The Iroquois School Board has voted to close the high school pool, effective June 30, until funds are available to make recommended repairs.
It was just one measure intended to lighten the expense load on next year's budget, which, board members learned Monday, might be in even worse shape than expected.
Following a trip to the State Capitol, where officials from the district spoke with legislators, Superintendent Neil Rochelle delivered the bad news to the board based on his discussions there and the most likely scenarios being drawn up in Albany.
"This is not a good picture. It's worse than we anticipated. Iroquois could be one of the hardest-hits districts in New York State based on percentages," Rochelle said.
He said that the district stands to lose 13 percent, or about $1.6 million, in state aid revenue. Offsetting the loss will require about $2.2 million in expense reductions, Rochelle said.
At the announcement, board members asked why a district rated third out of 219 in cost efficiency should get hit so hard?
Business Administrator Douglas Scofield said it is because of the district's "wealth ratio," a calculation used by the state that takes into account family income, enrollment and the number of students taking advantage of free or reduced-price lunches in the district. Scofield said cost-per-student efficiency is not figured into the formula.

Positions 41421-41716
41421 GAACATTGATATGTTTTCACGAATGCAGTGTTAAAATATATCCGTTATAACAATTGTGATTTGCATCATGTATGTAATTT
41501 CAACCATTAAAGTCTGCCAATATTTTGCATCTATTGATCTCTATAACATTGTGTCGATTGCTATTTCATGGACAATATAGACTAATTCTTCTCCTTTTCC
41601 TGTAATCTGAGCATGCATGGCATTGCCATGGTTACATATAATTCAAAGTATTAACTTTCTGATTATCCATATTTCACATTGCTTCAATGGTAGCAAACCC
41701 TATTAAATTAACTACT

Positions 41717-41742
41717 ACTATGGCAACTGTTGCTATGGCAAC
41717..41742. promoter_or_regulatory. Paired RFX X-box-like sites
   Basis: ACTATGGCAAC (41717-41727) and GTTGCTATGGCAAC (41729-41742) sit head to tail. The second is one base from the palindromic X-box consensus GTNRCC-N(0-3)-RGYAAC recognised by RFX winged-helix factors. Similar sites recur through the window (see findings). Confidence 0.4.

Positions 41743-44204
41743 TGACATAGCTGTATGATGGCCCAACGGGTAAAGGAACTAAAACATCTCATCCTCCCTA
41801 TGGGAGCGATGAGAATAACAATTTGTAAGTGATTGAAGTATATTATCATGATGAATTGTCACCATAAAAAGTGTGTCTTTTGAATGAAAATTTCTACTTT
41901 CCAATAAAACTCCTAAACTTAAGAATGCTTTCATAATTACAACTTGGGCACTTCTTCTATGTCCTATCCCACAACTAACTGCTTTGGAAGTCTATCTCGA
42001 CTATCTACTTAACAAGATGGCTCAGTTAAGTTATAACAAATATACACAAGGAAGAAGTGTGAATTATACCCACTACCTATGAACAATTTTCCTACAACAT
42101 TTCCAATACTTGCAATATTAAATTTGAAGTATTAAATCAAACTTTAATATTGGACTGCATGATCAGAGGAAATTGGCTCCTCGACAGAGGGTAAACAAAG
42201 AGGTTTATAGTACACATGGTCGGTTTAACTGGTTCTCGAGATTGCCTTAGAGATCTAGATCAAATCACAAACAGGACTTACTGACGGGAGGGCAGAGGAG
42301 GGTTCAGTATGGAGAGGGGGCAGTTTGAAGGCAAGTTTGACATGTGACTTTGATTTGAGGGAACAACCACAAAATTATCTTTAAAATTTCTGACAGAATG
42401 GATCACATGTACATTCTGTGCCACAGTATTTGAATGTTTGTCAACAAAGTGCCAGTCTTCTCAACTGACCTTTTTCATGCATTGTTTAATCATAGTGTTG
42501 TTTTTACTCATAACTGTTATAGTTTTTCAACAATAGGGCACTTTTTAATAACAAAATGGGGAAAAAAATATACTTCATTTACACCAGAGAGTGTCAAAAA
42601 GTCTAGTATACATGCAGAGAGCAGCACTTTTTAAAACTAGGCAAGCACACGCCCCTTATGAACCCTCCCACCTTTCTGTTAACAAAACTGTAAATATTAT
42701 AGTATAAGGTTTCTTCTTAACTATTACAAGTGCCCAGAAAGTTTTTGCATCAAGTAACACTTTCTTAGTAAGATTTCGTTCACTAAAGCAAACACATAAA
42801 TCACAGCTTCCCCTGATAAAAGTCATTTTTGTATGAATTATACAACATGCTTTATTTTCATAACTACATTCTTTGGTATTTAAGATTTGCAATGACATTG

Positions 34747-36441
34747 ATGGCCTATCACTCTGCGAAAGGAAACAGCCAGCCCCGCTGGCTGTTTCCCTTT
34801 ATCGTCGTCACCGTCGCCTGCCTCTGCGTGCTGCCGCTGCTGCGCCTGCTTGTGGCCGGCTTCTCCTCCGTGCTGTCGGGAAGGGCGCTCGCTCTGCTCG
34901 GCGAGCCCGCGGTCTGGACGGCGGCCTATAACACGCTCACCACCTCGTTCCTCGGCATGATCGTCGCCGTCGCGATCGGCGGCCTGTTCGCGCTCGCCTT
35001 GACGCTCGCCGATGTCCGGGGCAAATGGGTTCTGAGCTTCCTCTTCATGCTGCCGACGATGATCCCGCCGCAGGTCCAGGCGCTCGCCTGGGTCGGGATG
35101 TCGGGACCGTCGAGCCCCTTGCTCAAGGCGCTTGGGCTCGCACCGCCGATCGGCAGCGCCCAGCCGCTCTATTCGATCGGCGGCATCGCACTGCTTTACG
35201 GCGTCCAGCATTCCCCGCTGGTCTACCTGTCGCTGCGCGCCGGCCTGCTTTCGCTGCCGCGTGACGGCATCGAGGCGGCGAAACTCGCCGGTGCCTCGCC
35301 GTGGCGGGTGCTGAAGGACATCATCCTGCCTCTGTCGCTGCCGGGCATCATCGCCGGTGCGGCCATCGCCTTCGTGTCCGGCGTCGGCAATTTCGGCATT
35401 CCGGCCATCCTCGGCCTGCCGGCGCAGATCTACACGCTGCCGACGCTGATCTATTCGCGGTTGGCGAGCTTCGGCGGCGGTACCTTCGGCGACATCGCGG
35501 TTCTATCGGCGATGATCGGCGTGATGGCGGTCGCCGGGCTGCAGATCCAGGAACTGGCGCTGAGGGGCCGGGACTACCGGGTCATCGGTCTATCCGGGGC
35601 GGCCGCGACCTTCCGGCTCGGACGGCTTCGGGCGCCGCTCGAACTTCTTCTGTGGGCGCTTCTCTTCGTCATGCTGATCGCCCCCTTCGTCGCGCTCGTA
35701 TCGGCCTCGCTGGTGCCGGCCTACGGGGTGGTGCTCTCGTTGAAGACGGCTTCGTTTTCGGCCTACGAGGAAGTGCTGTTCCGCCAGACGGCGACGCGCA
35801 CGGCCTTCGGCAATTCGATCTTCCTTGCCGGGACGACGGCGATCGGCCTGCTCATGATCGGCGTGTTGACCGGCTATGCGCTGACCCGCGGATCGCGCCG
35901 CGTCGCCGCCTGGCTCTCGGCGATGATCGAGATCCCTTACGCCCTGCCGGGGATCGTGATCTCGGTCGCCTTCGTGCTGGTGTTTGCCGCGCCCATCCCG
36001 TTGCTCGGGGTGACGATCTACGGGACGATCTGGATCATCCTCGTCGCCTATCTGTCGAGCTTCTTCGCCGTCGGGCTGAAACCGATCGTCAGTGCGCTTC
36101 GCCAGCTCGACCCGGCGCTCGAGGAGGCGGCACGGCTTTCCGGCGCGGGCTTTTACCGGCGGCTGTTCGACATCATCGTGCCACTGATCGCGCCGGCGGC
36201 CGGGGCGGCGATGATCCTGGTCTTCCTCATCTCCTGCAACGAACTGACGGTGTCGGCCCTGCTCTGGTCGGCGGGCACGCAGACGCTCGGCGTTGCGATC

Iroquois has already reduced expenses this year by over $300,000, Rochelle said, and plans to move forward with what he called a "zero-budgeting strategy" so that the tax increase for next year is at or below the consumer price index of 4 percent.
His instructions to building principals: "If you can't justify it, we can't support it."
By closing the pool, the district expects to save $3,000 a month. The middle school pool, home to the district's swim team practices, will take on the extra load from community groups and the Tri-town Summer Program -- organizations that have already been told the high school pool may be out of commission, Rochelle said.
The board agreed to revisit he decision in six months for the 2010-11 school year. Repairs on the 50-year-old pool are expected to cost $5,000.